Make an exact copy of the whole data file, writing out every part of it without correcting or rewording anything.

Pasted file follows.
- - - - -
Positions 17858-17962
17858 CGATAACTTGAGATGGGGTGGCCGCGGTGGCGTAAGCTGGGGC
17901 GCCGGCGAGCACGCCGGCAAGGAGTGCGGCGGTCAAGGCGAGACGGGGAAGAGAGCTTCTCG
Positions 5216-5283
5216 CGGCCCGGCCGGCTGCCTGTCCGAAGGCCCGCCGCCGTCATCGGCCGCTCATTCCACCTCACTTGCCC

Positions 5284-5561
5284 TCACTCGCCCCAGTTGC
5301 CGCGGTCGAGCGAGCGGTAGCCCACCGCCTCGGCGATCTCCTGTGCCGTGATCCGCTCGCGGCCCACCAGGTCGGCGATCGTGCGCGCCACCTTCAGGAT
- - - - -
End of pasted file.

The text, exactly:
Positions 17858-17962
17858 CGATAACTTGAGATGGGGTGGCCGCGGTGGCGTAAGCTGGGGC
17901 GCCGGCGAGCACGCCGGCAAGGAGTGCGGCGGTCAAGGCGAGACGGGGAAGAGAGCTTCTCG
Positions 5216-5283
5216 CGGCCCGGCCGGCTGCCTGTCCGAAGGCCCGCCGCCGTCATCGGCCGCTCATTCCACCTCACTTGCCC

Positions 5284-5561
5284 TCACTCGCCCCAGTTGC
5301 CGCGGTCGAGCGAGCGGTAGCCCACCGCCTCGGCGATCTCCTGTGCCGTGATCCGCTCGCGGCCCACCAGGTCGGCGATCGTGCGCGCCACCTTCAGGAT